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A Man Apart (2003)

Rating: 2/10

Running Time: 109 minutes

UK Certificate: 18

Sean Vetter, just like seemingly everyone these days, “grew up on the streets”. That's why, we're told, he's apparently so good at his job as an undercover DEA agent. The only thing is, not too far into A Man Apart you'll soon realise that he's not actually very good at his job at all. A potty-mouthed hot-head with all the stealth of a poorly-trained gorilla, Sherlock Holmes this guy ain't.

Still, Vin Diesel fits the part of Sean like a glove. All he's got to do is lumber around screen making witless remarks and occasionally beating the living snot out of some poor goon, and that's his job more or less done. But it hardly makes for the most riveting of cinema.

The film kicks-off with a notorious drug-trafficker being thrown behind bars and Sean celebrating the arrest he's spent the last seven years working towards. Our muscle-bound hero thinks that that's the issue over and done with, but it's not – otherwise the end credits would be rolling after just five minutes (and life just isn't that kind).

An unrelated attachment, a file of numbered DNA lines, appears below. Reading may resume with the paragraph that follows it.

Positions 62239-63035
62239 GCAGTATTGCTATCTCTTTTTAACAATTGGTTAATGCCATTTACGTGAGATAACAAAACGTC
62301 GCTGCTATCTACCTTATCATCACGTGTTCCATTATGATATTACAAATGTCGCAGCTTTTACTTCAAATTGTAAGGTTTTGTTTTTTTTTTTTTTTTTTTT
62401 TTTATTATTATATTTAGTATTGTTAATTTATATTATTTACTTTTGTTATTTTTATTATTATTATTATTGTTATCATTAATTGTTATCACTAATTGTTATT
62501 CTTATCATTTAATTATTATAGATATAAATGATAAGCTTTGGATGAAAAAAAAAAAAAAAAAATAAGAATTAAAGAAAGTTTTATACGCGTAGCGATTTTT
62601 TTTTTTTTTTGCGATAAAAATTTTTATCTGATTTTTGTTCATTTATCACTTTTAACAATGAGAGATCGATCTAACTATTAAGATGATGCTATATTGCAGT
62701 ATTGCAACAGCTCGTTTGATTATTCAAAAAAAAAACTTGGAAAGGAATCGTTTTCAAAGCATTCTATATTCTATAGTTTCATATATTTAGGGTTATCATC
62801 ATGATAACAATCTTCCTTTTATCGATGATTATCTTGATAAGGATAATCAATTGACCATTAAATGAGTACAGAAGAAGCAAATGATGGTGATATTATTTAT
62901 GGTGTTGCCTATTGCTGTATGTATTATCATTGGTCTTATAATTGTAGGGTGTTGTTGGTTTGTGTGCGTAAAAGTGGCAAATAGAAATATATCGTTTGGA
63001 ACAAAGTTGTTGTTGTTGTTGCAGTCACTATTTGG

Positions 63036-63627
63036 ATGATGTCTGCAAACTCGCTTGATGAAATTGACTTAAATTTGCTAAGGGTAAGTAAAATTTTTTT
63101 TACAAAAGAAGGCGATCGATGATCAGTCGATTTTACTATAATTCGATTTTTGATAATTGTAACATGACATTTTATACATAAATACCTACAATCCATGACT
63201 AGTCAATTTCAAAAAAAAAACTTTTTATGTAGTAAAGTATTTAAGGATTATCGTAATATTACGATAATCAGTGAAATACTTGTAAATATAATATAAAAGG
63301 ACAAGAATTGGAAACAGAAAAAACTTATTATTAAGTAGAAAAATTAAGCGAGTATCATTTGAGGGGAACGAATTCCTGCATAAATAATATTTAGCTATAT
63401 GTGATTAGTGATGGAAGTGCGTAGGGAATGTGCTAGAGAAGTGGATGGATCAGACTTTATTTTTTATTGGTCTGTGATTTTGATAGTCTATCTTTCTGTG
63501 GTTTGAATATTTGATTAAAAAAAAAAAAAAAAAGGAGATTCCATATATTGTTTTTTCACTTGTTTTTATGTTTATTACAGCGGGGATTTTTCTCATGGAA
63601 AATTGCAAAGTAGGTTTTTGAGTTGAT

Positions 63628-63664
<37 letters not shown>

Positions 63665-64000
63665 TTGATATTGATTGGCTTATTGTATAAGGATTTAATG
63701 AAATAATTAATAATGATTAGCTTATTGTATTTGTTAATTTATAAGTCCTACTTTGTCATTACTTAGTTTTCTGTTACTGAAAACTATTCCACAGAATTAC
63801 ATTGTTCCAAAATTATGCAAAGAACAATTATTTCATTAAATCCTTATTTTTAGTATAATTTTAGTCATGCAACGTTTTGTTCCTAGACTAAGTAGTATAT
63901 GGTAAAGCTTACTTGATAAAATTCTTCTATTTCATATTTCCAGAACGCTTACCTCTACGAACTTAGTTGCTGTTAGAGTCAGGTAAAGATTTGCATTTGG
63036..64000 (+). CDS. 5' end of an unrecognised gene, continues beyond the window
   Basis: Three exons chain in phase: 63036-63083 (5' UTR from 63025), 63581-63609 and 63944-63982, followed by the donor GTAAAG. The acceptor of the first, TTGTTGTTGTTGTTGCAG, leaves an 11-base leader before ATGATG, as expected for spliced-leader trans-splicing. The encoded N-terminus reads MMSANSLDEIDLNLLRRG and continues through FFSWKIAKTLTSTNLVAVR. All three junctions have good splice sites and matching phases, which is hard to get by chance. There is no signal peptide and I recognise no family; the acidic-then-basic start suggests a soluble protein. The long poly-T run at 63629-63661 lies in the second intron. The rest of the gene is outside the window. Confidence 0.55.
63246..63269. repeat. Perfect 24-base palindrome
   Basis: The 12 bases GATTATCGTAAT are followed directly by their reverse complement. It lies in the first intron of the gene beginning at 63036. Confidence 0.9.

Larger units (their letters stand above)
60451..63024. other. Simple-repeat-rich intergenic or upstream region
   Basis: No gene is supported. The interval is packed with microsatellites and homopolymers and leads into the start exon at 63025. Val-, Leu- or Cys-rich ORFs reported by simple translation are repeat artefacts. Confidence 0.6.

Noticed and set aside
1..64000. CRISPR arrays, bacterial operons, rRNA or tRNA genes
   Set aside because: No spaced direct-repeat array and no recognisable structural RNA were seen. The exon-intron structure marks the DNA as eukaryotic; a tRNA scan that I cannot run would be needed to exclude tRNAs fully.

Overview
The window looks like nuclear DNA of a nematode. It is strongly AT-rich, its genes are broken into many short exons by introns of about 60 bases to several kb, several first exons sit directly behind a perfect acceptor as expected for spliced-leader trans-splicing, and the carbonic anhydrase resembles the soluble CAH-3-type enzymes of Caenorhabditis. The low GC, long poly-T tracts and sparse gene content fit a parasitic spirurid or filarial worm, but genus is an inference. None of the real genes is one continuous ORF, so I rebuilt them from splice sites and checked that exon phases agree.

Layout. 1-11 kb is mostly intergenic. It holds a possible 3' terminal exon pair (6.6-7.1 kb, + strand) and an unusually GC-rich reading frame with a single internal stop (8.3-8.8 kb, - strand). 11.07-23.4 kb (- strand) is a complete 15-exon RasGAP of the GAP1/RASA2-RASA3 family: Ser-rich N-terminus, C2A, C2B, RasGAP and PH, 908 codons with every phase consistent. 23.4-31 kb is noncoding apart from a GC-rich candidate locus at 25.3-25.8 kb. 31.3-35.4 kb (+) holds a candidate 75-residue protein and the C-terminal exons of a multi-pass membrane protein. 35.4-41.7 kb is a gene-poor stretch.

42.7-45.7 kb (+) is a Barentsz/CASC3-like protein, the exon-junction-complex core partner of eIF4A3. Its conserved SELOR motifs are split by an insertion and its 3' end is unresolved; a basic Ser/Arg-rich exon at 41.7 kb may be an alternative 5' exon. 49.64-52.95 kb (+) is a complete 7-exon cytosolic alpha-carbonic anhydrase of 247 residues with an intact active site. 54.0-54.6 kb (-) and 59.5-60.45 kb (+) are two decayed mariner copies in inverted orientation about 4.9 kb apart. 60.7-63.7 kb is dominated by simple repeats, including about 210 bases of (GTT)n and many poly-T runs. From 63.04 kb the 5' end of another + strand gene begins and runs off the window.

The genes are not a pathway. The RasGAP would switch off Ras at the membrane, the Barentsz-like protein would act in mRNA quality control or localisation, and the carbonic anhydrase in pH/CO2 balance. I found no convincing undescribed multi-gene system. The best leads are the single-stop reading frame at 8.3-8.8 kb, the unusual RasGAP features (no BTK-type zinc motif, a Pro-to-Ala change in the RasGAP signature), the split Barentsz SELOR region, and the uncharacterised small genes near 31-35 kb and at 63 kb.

Before long, Sean's wife has been murdered and he's off in search of the man responsible, an infamous drug baron somewhat self-indulgently named “Diablo”. Despite clearly being far too emotionally attached to the situation, his boss allows him to drag his knuckles around town beating up and swearing at pretty much everyone in sight – and, by the time he's been warned off the case, he's already been responsible for the deaths of three of his workmates. Charming fellow.

And what's the point of all this? Beats me, but I'm hoping it's not to convince us all to take Diesel even remotely seriously. Still, at least in the final scenes he gets to wear an outfit that makes him look a bit like the man from Del Monte. So it can't be all bad then.

It's Got: Vin Diesel making Arnold Schwarzenegger look charismatic.

It Needs: For Sean’s buddy Hicks (Laurenz Tate) to stop using the word "dawg" at the end of EVERY SINGLE SENTENCE. Sure, you "grew up in the streets" too – we get it, okay?!


Painfully bad showcase for Diesel’s distinctly limited talents.